Pillars of the Earth was a bestselling novel by Ken Follett, published in 1989. I read it a few years ago, and it was a truly epic undertaking; probably close to a thousand pages. It bucked convention, killing main characters (before George R.R. Martin made it cool) and allowing horrible things to happen to good people. I was simultaneously infuriated and impressed, recognizing that the author was making a point about the lawlessness and injustice of medieval England.
I finished it just in time for the 2007 miniseries, which featured a few now-familiar faces: Hayley Atwell (Captain America), Eddie Redmayne (Les Miserables), and Rufus Sewell (Knight’s Tale). I had a hard time appreciating the adaptation as I’d just spent several weeks with these characters; in particular I remember my annoyance at our introduction to Atwell’s character, who comically brains her unwanted suitor with a candelabra (they’re missing the whole point of the character!!! Growth! Development! Transformation!! ARGGHH) BUT I digress.
The sequel, World Without End, was also published in 2007. I still have it sitting on my shelf; I just couldn’t bring myself to read it. I thoroughly enjoyed the first, but a tome of that weight requires a degree of dedication I just couldn’t (and still can’t) muster. And I must say I’m glad I never read it, because I can’t imagine I would have enjoyed the 2012 TV adaptation nearly as much if I had.
The 8-part miniseries spans a few decades in the lives of the inhabitants of Kingsbridge, a fictional medieval town in England whose lifeblood is a cathedral – the building of which was the central drama of Pillars of the Earth, set centuries before. The historical setting is provided by the civil war which toppled King Edward II, and left his treacherous wife Queen Isabella of France ruling for her son King Edward III. While England descends into war and the specter of the Black Death looms, the citizens of Kingsbridge struggle through personal, familial and political turmoil as exacerbated by the machinations of villainous lords and so-called holy men.
The sense of continuity with Pillars of the Earth was remarkable; I felt like I was instantly re-immersed in the same world I’d left years before. And I can say one thing with relative certainty: Unlike the mannerly courtships of the 19th century or the sonnets of the 16th, this story will not inspire anyone to pine for a 14th century romance (scruffy young builders notwithstanding).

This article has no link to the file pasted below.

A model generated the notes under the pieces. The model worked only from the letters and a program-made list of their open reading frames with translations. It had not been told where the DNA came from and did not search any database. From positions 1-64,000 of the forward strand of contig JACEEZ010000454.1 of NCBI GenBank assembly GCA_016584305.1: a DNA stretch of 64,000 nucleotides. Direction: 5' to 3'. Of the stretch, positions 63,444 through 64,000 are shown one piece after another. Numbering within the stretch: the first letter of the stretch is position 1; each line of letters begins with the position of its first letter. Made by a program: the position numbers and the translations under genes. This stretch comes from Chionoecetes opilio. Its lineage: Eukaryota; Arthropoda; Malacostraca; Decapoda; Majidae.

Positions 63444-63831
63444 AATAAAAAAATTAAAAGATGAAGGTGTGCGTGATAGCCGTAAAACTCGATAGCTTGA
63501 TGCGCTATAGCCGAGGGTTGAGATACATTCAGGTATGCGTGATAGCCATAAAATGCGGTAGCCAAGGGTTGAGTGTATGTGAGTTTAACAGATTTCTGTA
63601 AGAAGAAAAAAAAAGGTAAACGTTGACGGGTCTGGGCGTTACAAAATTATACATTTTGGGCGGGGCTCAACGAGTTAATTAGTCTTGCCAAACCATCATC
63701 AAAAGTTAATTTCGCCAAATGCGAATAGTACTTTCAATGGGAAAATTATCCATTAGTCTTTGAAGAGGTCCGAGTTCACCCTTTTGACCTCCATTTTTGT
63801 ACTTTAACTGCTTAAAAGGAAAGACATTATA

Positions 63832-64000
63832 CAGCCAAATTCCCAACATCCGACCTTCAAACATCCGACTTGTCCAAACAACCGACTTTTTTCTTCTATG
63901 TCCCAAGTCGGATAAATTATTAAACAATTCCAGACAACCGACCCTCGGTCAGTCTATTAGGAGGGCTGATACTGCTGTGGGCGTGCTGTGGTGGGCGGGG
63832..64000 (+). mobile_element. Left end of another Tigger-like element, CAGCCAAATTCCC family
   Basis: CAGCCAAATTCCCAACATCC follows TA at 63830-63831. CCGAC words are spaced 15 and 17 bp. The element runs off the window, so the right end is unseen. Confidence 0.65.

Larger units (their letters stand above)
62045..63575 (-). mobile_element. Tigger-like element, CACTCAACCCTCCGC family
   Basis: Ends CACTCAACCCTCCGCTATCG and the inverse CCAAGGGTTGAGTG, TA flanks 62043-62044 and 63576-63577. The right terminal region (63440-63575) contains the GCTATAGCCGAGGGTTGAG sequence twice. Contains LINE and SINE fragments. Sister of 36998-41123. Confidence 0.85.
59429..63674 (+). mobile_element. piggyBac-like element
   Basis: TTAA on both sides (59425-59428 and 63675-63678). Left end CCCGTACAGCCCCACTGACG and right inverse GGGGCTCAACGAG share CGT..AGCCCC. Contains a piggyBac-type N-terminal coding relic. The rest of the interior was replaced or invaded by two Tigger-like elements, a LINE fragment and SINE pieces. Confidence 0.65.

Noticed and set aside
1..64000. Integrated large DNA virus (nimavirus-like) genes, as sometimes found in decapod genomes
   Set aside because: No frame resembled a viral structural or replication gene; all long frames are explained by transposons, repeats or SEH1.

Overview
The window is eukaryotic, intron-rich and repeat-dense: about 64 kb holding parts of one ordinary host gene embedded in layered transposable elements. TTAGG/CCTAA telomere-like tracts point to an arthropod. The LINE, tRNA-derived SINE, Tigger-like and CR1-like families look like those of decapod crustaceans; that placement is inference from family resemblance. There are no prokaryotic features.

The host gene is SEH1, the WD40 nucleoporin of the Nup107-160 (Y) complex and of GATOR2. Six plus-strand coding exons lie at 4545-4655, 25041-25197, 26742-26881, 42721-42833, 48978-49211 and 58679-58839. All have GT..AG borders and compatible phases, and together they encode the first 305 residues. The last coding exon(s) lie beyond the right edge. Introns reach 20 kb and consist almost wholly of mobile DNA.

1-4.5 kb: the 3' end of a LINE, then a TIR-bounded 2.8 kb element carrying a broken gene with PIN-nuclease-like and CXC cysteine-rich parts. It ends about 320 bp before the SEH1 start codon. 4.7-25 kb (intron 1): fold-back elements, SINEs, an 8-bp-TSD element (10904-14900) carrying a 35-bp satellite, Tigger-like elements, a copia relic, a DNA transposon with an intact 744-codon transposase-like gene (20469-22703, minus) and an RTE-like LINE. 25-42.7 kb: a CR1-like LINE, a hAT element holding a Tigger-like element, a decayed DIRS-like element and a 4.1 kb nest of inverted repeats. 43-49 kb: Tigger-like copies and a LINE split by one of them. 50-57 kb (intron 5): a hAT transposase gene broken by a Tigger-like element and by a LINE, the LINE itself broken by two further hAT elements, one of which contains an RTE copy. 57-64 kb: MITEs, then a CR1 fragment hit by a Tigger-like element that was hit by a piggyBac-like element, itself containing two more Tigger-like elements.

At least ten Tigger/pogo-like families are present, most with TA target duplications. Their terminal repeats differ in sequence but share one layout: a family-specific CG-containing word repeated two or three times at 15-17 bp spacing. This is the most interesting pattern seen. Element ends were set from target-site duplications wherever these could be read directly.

I found myself thinking throughout the entire 8-part series that Ken Follett must have been something of an inspiration for Stieg Larsson, author of “Girl with the Dragon Tattoo” (or as it’s aptly titled in Swedish, “Men Who Hate Women”). This world is utterly miserable for women. I was often annoyed by the gratuitous and near-constant threat of sexual violence against women, and found myself wondering if it was simply a shock tactic or a means to create cheap drama (or more revoltingly, titillation). And maybe it was. Or maybe it was a highly effective way of showcasing the horrifying futility of this landscape, where sociopathic, narcissistic, and/or pathologically insecure men (along with the occasional woman!) are able to seize power from compliant masses and do whatever they please. The tragedy of the herd mentality and mass inaction strikes home often in this story – all that is necessary for evil to triumph is for good men to do nothing.
Another similarity between Follett and Larsson is their interpretation of strong women. Like Lisbeth Salander, many of the women in World Without End suffer unspeakable acts, but maintain their strength and spirit in spite of it. Some of them later achieve great success, happiness and in some cases (supposedly) satisfying revenge. This was also the pattern in Pillars of the Earth, and just as with the original I found that revenge just wasn’t enough. I don’t care if the villain dies, or is humiliated, or brought down low — he triumphed for YEARS. Vengeance doesn’t wipe the slate clean, or give you back the time you’ve lost. Why do you let them do these horrible things Follett, WHY??
But whatever my visceral reaction to the events onscreen, I admit without hesitation that the story completely drew me in. I cared about these peoples’ lives, and I cared about the world they lived in. My previous knowledge of the era was mostly limited to Doomsday Book
(AWESOME book about a historian from the future who time travels to medieval England to study the Black Death OMG READ IT #nerdalert) which led me to wikiwalk
across the 14th century, the genealogy of the Kings Edward, the epidemiology of the Black Plague (anyone know of a great book on that? Like The Great Influenza
for bubos?), etc.
Overall, World Without End is an incredibly engrossing and highly satisfying 8 hours of Netflixing, particularly if you’ve just finished House of Cards and are looking for a little more political intrigue. The final episode in particular left me shocked, inspired and emotionally spent. I may actually be motivated to pick up that book now…
3 thoughts on “World Without End – Wonderful and Terrible in Equal Measure”
Great review. It’s on our Netflix!
Let us know what you think! 🙂
Great post! This sounds interesting so I’ll check it out as soon as I finish my Breaking Bad rewatch 🙂